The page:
Foods / Feeding Montipora Coral Feeding: In the wild, Montipora corals have developed several feeding strategies. Through a symbiotic relationship with a marine algae, known as zooxanthellae, they receive the majority of their nutrients. They also capture planktonic organisms and microscopic food particles from the water column and can absorb dissolved organic matter.
In captivity, they do well in well-feed reef tanks, accepting very fine particulate foods. Zooplankton and tiny plankton can be fed once a week. Copepods, Artemia, and nauplii are too large for them to ingest. Most online vendors recommend adding filter feeder food. New forms of prey are also being developed, such as invert larvae and new strains of rotifers.
Aquarium Care Pristine tank conditions are needed to keep all Montipora spp. corals. Doing water changes of 10% every 2 weeks is needed, although it is suggested that doing 5% water changes once a week will bring about amazing results. Keep the nitrate levels low. Maintaining calcium and alkalinity levels are important.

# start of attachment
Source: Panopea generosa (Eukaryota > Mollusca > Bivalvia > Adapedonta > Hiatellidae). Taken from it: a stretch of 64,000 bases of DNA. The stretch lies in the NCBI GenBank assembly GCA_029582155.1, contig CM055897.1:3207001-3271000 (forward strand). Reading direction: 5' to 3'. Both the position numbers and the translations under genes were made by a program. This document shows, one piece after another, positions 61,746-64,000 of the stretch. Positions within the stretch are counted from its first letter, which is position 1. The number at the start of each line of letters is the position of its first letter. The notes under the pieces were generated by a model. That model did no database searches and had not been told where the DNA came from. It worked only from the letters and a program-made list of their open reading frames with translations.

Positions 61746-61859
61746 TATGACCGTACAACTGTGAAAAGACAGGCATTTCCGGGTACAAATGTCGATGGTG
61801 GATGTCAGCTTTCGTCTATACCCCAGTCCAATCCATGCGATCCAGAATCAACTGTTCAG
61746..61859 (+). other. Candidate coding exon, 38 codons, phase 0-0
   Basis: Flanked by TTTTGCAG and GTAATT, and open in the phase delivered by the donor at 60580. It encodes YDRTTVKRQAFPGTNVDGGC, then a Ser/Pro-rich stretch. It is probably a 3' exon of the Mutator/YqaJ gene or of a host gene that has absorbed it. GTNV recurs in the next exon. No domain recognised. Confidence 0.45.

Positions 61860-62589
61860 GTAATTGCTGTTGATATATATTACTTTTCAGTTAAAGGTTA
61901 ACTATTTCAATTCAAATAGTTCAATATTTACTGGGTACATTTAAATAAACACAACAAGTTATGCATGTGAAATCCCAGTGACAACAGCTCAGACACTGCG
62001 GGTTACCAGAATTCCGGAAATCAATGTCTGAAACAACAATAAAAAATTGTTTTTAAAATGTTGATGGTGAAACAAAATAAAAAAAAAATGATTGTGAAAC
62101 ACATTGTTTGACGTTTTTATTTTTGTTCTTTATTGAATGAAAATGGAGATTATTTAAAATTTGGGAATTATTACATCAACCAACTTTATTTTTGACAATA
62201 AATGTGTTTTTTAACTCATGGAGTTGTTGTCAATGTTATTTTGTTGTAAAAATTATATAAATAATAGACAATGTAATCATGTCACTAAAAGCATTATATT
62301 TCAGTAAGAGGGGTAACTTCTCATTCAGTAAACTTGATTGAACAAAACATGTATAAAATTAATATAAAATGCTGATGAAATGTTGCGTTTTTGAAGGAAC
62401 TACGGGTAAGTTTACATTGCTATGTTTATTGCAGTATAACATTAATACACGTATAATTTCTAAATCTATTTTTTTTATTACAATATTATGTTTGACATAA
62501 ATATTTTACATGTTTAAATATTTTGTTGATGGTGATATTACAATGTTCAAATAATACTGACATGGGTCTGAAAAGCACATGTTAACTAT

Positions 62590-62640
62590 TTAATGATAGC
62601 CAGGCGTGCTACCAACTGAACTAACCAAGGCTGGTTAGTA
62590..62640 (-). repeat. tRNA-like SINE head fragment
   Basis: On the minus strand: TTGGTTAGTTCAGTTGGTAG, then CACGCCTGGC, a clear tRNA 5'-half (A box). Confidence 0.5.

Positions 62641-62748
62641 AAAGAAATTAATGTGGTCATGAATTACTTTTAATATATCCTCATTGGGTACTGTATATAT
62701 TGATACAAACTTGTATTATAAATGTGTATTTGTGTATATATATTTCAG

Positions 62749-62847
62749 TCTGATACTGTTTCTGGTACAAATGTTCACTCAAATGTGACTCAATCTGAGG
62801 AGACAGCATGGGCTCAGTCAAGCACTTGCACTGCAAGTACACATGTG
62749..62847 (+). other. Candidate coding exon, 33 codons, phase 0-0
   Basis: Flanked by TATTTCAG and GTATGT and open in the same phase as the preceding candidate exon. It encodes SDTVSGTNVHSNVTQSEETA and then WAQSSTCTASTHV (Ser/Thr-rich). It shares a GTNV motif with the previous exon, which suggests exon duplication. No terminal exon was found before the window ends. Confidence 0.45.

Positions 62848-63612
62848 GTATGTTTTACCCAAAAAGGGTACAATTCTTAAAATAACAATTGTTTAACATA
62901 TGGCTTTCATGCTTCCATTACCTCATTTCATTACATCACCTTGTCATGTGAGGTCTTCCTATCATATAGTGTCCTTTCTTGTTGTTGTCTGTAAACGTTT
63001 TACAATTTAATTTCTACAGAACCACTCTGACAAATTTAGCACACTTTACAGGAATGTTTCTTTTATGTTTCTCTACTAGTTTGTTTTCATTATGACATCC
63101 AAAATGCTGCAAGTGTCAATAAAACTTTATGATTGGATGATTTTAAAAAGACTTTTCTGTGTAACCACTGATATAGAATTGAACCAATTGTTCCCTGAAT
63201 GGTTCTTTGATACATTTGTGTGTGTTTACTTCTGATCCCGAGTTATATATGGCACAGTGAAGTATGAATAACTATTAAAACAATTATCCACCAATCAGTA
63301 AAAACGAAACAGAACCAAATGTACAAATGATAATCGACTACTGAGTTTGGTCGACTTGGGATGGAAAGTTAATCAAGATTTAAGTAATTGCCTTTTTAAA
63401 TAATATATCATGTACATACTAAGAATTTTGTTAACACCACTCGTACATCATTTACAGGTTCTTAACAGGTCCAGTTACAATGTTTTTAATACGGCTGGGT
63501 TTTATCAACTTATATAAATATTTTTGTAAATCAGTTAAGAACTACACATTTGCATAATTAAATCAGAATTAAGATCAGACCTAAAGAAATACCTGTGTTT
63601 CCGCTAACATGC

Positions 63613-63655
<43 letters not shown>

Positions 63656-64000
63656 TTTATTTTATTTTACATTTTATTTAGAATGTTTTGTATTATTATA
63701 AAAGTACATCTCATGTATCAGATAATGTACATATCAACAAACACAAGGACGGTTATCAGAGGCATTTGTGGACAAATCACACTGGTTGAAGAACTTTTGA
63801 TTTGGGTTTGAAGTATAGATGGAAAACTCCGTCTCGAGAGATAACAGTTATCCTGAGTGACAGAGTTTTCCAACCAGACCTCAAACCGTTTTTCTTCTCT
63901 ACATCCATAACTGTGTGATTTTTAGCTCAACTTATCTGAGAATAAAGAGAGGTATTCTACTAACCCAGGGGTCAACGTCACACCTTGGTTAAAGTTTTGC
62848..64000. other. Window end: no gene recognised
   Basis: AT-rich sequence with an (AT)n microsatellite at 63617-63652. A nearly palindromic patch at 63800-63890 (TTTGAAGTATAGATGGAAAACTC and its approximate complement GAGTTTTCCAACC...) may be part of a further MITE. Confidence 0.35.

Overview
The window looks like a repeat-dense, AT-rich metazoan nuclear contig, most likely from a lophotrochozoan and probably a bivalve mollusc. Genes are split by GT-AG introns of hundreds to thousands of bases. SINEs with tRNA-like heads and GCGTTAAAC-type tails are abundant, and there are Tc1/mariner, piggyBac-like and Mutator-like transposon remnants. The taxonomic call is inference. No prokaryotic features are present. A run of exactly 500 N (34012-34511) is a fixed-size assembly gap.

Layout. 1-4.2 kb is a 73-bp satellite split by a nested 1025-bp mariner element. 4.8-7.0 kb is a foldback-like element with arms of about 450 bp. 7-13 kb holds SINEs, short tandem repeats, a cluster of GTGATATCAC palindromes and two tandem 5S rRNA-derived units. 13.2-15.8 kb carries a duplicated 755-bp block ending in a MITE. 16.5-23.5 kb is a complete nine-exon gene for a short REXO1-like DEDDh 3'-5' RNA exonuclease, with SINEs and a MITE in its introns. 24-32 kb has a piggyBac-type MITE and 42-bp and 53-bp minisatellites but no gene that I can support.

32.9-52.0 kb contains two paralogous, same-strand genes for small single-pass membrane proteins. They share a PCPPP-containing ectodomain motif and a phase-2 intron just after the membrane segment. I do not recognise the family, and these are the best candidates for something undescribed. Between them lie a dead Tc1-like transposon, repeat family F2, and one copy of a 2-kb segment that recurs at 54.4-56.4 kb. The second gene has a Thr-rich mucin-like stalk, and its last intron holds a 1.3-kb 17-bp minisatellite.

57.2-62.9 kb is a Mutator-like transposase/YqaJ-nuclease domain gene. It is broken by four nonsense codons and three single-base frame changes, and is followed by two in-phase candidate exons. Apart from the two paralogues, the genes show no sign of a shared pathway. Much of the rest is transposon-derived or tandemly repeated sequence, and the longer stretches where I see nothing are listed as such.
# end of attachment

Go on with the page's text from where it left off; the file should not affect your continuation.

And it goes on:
Suggested levels for Montipora species are:
- Calcium: 400 to 450 ppm (closer to 450). If the Monti does not have enough calcium, it will not grow.
- Alkalinity: 3.2 TO 4.5 MEQ/L (8 to 10 dKh - 10 is recommended)
- Phosphates: 0, zero. Phosphates are the worst of all and all corals hate them.
- Magnesium: 1350-1500. Magnesium makes calcium available, so if your calcium is low, check your magnesium levels before adding any more calcium.
- Strontium: 10
A well-feed live rock/reef environment is what is needed for your Montipora Plate Coral, along with some fish for organic matter production. These corals are usually hardy and fast-growing, however a mature tank is recommended.
|Quick Reference Chart|